Dropping the kids off at the police station is never a terribly pleasant, warm-and-fuzzy experience. Being forced to do so because of the highly selfish and horrifying behavior of so-called caregivers in the children’s lives is disturbing enough. But this past weekend was even more difficult because Bear and Sunflower had a rough time saying good-bye.
When Bear got out of our car, he hugged me tight. I hugged him back and at first thought he was laughing. When he lifted his head to face me, though, he looked absolutely crushed, and tears burned paths down his cheeks. He looked so hurt. I felt tears in my own eyes just watching the pain in his.
The kids never asked for any of this. Their lives have been turned upside down, shaken, mangled, and spit out, and through it all, the only explanations they have received from the guilty parties are more lies and manipulation.
“I don’t want to go.”
Gary and I have heard these words countless times, and it never gets easier. It is not about a popularity contest, a competition, or scoring points. It is about children who desperately want both parents in their lives, but are told to choose one and not the other. It tears them apart.
It would be so much easier for them to make the transition from home to home if they had never heard shouted threats of never seeing Daddy again. It would be so much easier for them if they had never watched adults they are supposed to be able to trust screaming like hysterical brats at me, at their father. It would be so much easier for them if everyone prioritized them.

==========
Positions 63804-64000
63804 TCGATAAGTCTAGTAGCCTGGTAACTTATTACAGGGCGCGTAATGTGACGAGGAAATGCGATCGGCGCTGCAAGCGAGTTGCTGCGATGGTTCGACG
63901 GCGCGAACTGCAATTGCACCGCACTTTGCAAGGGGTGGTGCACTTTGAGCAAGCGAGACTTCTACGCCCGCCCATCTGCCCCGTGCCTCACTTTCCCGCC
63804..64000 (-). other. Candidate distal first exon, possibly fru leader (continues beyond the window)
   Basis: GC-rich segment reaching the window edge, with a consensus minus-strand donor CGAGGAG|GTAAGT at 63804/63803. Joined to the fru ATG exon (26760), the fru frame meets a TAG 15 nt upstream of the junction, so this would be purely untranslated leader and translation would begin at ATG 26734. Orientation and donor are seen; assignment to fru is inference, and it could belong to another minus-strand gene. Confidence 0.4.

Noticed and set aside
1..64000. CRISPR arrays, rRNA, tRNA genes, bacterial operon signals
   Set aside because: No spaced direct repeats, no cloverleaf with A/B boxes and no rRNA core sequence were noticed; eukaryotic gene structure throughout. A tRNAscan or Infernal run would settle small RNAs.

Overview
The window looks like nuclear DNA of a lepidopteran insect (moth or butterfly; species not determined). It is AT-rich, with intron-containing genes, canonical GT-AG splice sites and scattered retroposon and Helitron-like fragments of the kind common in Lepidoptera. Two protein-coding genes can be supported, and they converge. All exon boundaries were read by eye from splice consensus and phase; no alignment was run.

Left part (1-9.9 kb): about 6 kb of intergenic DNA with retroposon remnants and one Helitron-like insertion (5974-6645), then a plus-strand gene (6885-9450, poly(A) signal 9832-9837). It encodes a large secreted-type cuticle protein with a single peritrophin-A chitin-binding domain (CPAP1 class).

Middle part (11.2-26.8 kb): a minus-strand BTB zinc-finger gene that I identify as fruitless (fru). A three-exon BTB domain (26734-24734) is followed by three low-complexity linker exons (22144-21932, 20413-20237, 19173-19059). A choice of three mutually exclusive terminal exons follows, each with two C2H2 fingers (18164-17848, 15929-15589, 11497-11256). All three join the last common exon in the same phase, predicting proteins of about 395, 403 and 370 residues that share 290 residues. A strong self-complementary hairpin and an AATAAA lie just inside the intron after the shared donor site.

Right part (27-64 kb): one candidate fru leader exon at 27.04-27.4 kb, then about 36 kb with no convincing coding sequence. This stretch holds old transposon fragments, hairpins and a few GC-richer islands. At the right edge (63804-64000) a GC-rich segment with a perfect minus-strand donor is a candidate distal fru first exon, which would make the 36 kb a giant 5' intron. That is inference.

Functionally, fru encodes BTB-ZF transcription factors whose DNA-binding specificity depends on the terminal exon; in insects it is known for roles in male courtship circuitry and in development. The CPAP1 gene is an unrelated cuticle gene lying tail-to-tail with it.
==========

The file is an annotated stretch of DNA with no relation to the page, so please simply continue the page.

As Gary and I drove home after dropping off the kids, I tried to imagine either of us using the kids as weapons, as pawns, shoving them about to suit ourselves, deaf to their cries. I tried to imagine refusing to let Gary know about the kids’ events, just so I could have the shallow thrill of knowing he wasn’t there, even though the kids wanted him to be. I tried to imagine being so immature that I had to remove Dove’s or Sunflower’s nail polish the instant they hit the door if it was applied by the other parent, no matter how much they wanted to keep it on. I tried to imagine being driven by insane pettiness to destroy clothing, shoes, and toys the children cherished, simply because the items were given to them by the other parent.
I couldn’t imagine it. Neither Gary nor I would ever do any of those things to the kids. Because ultimately, that is what it comes down to: the kids pay the price for all of it.
I could not look into the kids’ faces and say, “I know what I am about to do is going to hurt you, but I’m going to do it anyway because I only care about me.”
But this is exactly what they live with on an ongoing basis from someone who claims to love them. Sorry, I don’t buy it. Love is not abuse, manipulation, lying, and using.
It is filth for the word “love” to come from the mouth of someone who truly only loves herself.